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Asteroids don't bother me. Its comets I'm more worried about. Not only are they unpredictable, they moving a hell of a lot faster and can hit asteroids as well as the arth. Nobody expected Hale Bopp for example. Copied from Wikipedia. The estimated probability of impacting Earth in future passages through the inner Solar System is remote, about 2.5 x 10−9 per orbit.[33] However, given that the comet nucleus is around 60 km in diameter,[1] the consequences of such an impact would be apocalyptic. A calculation given by Weissman[33] conservatively estimates the diameter at 35 km; an estimated density of 0.6 g/cm3 then gives a cometary mass of 1.3 x 1019 g. An impact velocity of 52.5 km/s yields an impact energy of 1.9 x 1032 ergs, or 4.4 x 109 megatons, about 44 times the estimated energy of the K-T impact event. End of Wikipedia. End of Planet Earth even if it misses us and hits the moon.

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I would say that since most of what they are classifying as "asteroids" explode in the atmosphere, the risk of damage to us on the ground is minimal.

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I had no idea they were that frequent. Even if most of these explosions are occuring high in the atmosphere it's still pretty astonishing that there are explosions a couple of times a year of that size and people don't see more of them. I guess the odds are in our favor because of the fact that people only inhabit a small fraction of the planet but still...

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Asteroids of this size were not frequent until the solar system entered an Interstellar dust cloud in 2002. NASA seems to be hiding this fact for some reason. Instead of telling it as it is, they are inventing history by saying this has been happening all along but we haven't noticed. If these kinds of events have been happening all along, they would have been noticed a long time ago. We have been monitoring gamma ray bursts, have satellites in space monitoring the atmosphere, had space stations observing Earth, and have airplanes all over the planet in the air all the time. And now they only have data for impacts since 2001? They are pulling the wool over our eyes to hide the truth from everyone. Large asteroids in large quantities are here to stay for a few hundred years.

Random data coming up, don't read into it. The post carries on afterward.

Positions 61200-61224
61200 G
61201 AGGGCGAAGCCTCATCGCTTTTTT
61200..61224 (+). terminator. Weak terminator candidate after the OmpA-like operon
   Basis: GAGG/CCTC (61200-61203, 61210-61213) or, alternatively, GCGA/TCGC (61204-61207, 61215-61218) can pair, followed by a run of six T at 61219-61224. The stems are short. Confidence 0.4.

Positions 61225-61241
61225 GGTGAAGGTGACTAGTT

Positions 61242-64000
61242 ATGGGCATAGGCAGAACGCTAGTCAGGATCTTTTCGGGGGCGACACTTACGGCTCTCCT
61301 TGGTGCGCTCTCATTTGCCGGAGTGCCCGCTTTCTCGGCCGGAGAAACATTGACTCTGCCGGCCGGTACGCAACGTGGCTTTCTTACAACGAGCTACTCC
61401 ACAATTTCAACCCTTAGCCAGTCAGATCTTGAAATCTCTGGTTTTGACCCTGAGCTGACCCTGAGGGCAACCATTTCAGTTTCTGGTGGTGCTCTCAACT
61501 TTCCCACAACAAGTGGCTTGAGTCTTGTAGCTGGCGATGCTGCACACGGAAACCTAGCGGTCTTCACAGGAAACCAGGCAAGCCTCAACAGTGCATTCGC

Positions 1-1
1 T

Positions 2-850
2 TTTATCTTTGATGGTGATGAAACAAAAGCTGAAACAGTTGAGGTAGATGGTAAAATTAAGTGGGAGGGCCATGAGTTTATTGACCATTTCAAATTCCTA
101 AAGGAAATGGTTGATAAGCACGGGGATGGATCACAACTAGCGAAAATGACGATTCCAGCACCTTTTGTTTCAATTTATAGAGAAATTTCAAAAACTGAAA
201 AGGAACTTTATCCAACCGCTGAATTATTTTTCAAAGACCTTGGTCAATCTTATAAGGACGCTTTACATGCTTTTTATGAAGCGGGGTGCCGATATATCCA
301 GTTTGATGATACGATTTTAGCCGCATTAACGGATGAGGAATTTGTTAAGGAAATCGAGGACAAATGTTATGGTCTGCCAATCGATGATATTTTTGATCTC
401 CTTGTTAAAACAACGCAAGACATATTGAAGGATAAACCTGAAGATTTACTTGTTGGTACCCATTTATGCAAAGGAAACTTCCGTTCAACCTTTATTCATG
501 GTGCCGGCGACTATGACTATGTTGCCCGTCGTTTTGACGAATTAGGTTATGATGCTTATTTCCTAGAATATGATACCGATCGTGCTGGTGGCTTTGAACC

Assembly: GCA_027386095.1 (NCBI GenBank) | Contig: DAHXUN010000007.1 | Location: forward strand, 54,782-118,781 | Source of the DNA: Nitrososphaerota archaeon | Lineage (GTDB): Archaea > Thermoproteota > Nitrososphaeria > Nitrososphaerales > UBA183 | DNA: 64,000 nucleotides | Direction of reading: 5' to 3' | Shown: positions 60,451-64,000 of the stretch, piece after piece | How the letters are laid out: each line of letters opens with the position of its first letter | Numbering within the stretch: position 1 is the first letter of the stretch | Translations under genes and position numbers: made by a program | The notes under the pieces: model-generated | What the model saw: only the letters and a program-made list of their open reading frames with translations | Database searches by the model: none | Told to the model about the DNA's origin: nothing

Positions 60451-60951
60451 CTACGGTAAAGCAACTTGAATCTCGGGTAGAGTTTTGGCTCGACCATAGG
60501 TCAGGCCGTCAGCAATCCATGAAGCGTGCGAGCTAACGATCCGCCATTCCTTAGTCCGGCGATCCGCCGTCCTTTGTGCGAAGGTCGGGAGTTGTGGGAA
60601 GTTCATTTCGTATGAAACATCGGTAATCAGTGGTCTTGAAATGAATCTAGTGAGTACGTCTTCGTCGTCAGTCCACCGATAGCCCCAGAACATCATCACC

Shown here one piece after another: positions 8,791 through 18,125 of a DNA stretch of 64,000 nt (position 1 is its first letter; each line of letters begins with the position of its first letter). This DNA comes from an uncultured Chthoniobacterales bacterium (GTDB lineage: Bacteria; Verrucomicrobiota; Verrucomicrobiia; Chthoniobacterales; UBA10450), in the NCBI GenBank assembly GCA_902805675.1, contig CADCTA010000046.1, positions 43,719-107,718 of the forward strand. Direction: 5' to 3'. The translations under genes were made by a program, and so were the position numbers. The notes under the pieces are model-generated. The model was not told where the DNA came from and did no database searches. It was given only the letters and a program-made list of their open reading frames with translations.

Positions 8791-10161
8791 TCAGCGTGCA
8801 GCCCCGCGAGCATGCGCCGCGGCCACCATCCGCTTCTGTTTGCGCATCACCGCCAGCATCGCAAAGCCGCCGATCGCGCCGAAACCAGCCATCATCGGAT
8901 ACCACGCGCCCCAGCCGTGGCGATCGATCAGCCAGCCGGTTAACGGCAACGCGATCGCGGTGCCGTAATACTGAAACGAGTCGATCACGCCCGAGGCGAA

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You can watch the visualisation now here...

https://b612foundation.org

Maybe future Sentinels might even destroy or repel the most dangerous asteroids.

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Posted (edited)

Asteroids of this size were not frequent until the solar system entered an Interstellar dust cloud in 2002.

NASA seems to be hiding this fact for some reason.

Are you talking about the LIC (Lokal Interstellar Cloud) here? If not, can you pls provide a reliable source

that will back your claim? No NewAge/shaman/hippie sources please.

Edited by toast
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Asteroids of this size were not frequent until the solar system entered an Interstellar dust cloud in 2002. NASA seems to be hiding this fact for some reason. Instead of telling it as it is, they are inventing history by saying this has been happening all along but we haven't noticed. If these kinds of events have been happening all along, they would have been noticed a long time ago. We have been monitoring gamma ray bursts, have satellites in space monitoring the atmosphere, had space stations observing Earth, and have airplanes all over the planet in the air all the time. And now they only have data for impacts since 2001? They are pulling the wool over our eyes to hide the truth from everyone. Large asteroids in large quantities are here to stay for a few hundred years.

I'm no expert but I try to stay current on astronomy. This is the first I've heard about an increase in asteroids. I would think NASA would be shouting this as loud as they could to get funding to beef up their observation programs. I would also like to see some sources for this revelation please.